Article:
• Jessica, let me share what happened to us recently. I think it will help reassure you that your son is fine. Our family therapist my kids have been seeing after repeated abuse from their dad told me one day she wants to refer one of my kids for ADHD testing. First thing I said: what??? When she told me she wanted to refer my youngest, I said: what????? Honestly, if one of my kids has any issue with attention, it’s my oldest. I never got a comment or complaint from his preschool teachers he couldn’t sit still or pay attention. Anyway, I decided to go along with the testing as I didn’t want my refusal to be used against me down the hall. When I made the appointment, I was told it would take 2 hours. When I took my son, he went in with the psychologist. He came out 40 minutes later. He was so fast he was all done super early! I went back in to take with the psychologist, who told me my son has ZERO problem with attention. He’s actually very sharp and quite advanced for his age in reading, math and other cognitive skills. He sat down so nicely, he flew through the test. We discussed making sure he was always challenged since being bored could cause him to keep himself busy with something not OK with the teacher. His brother got in trouble for that in kindergarten until I talked to his teacher, so I’m used to this problem.

      All I want to say here is, don’t listen to anyone who’s not trained in ADHD testing. Even therapists can’t identify it. My kid just acts out in her office because he’s bored out of his mind. I’m glad I did the test, it just reaffirmed what I believed. Here’s who you should listen to: your son’s teachers. They’re the best people to spot any issues that interfere with learning. By the way, just spend one hour in any preschool, or elementary school classroom, and you’ll spot the kids with an ADHD or other behavior issue almost right away. I’ve volunteered in my kids’ classes and it’s the same kids every single time. And there are very few of them, maybe one or two per class. Not 20% like the ADHD experts want you to believe. Young boys are active, immature, and impulsive, but most of them do grow out of it eventually. When kids are among other kids, they believe a lot better than at home. I think it’s the peer pressure effect, or maybe the cattle effect is more accurate. Kids don’t like to be put on the spot, so they blend in and behave. Put your son in preschool a few mornings a week so he gets used to it. Make sure he’s got lots of opportunity to burn off his energy. I’m sure he’ll do just fine once he gets into kindergarten. Good luck and thank you for stopping by!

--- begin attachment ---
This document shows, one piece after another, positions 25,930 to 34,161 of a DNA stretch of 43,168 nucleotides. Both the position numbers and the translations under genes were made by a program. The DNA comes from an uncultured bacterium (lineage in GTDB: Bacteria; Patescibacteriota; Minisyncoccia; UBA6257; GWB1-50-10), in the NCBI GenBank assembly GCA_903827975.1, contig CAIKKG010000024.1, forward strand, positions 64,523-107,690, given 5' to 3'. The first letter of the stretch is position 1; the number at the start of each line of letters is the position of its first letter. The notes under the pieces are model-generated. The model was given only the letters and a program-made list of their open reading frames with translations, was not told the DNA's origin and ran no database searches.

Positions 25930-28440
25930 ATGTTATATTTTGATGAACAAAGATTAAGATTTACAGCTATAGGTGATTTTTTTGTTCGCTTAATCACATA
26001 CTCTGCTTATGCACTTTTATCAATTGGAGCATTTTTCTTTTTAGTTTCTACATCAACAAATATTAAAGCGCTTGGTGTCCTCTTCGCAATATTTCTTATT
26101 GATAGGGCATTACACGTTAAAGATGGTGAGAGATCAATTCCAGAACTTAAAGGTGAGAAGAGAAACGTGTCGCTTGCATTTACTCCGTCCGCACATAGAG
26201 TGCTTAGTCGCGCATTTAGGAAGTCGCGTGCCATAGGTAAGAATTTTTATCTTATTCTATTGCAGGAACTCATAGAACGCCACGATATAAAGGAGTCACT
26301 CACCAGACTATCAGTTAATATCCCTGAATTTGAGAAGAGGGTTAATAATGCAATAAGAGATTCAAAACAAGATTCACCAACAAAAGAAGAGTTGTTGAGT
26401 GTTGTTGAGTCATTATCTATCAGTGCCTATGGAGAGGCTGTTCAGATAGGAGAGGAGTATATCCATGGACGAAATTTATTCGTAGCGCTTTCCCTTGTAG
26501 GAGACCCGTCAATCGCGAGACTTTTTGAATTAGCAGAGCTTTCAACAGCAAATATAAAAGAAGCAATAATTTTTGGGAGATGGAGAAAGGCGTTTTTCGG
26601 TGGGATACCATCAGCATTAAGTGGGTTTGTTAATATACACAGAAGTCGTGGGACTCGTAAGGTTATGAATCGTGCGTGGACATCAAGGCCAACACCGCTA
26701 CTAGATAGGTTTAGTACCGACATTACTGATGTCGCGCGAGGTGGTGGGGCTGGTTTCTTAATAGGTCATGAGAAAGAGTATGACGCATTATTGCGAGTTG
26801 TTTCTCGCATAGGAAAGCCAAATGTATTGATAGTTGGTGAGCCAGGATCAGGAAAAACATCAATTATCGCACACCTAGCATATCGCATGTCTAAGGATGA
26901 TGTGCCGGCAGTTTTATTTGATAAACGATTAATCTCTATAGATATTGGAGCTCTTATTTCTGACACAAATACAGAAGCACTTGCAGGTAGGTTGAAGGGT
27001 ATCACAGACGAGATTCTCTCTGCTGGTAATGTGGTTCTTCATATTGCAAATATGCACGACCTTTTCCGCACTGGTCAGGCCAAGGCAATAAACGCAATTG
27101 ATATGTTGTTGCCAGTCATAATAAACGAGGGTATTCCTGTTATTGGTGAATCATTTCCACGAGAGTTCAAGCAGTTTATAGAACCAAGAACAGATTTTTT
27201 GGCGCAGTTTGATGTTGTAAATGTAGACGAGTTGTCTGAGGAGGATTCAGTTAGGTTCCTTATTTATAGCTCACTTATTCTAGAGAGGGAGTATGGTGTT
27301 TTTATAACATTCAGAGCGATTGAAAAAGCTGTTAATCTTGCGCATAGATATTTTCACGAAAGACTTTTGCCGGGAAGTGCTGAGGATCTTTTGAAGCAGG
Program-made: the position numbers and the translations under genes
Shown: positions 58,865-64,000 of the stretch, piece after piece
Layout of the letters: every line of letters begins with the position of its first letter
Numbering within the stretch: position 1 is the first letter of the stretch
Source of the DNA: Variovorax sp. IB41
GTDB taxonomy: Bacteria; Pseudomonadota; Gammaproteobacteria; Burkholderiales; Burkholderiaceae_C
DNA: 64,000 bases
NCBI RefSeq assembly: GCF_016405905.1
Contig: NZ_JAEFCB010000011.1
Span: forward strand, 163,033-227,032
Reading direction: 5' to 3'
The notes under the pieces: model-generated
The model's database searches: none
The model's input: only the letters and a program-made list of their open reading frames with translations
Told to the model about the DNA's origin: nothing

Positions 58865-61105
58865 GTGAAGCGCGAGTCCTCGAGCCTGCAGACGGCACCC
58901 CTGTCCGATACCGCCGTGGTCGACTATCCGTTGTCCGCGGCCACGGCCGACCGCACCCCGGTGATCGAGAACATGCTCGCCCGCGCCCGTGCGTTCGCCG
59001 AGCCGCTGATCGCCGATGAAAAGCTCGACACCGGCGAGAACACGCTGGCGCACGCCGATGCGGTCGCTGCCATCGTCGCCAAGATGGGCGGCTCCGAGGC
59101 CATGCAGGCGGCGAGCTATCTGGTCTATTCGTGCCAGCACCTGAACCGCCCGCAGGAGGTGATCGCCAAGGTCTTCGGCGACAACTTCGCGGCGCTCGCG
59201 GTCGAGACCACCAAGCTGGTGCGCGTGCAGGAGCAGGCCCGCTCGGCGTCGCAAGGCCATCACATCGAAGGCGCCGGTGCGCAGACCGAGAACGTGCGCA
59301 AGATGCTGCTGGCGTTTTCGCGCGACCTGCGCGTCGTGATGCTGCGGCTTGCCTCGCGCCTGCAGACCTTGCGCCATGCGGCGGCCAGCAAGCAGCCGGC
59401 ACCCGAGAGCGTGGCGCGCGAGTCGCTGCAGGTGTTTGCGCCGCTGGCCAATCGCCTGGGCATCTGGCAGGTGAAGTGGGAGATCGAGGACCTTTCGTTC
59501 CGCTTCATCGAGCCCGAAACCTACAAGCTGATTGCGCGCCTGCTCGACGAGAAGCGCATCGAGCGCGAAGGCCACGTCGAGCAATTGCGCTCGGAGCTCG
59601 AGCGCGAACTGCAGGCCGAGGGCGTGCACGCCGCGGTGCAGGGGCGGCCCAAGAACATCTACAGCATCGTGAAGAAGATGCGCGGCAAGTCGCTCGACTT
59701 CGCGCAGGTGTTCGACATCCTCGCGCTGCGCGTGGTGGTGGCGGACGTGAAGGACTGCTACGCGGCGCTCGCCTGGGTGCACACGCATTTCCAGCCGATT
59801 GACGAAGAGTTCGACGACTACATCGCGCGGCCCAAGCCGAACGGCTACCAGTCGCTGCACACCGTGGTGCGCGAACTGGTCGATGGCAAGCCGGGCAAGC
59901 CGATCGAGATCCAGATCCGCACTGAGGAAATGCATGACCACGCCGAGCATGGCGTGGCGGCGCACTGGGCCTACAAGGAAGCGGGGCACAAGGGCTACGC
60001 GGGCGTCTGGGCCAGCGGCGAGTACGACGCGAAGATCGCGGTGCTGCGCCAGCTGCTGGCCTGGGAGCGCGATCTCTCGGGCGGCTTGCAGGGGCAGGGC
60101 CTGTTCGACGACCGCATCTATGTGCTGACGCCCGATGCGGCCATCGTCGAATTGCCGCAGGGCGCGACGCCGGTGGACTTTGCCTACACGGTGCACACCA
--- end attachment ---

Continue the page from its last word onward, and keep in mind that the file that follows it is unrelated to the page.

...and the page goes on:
10. I don’t think it’s fair of any of you to judge or diagnose without having the faintest idea of what you’re talking about. Yes, I agree that most children exhibit some of these symptoms “often” at this age. However, if you have a child who is exhibiting most of these behaviors so often that it is inhibiting their ability to learn, socialize and be comfortable in their own skin, then perhaps there is something deeper going on. And most of the “tests” that your referring to in order to “diagnose” this child, aren’t age appropriate and wouldn’t give a definitive answer anyway. If you’ve tried behavior modification and consistent rules/discipline, yet your child (who is about to start kindergarten!) still can’t sit still for 5 seconds, stop talking in order to listen, wait somewhat patiently for their turn, still puts everything they touch in their mouth, constantly fidgets with their face, hair, ANYTHING they can touch, can’t get a hold of their emotions… Yet has no learning disability, illness or other diagnosis other than ADHD, what do you propose this parent do? Send them to kindergarten knowing that they will fail in that environment? Continue with the behavior mod plan that isn’t working because the child can’t sit still or focus long enough to understand it? Wouldn’t THAT make them a negligent parent?! Instead, some of these parents are recommended to, by their child’s doctor/psychologist, etc…try a low dose of non-stimulant medication that may allow the child to settle down a bit and become more receptive to learning strategies to cope with this condition and be successful. The medication is closely monitored, as is the progress of the child. And of course the hope is to teach the child how to cope and overcome the need for medication… If you don’t have a child like this and have no education or knowledge in this field, what right do you have to judge parents for doing what they think will best help their child be successful? Isn’t it our job as parents to do everything we can for our kids? Do you think these parents want their 4 and 5 year olds to be on medication?? Don’t you think maybe it makes the parents feel like a failure too?! I’m sure you have made choices, as a parent, that someone else might look at and say “oh my god, what was she thinking?” But you made the choice because you were trying to do what you thought was best for your child at the time. We all do that. You have no idea what these parents and children and going through on a daily basis. So perhaps your opinions should be kept to yourself about it until you have the proper education and information. And maybe you should say a few prayers, thanking god that you don’t have a child who struggles every day.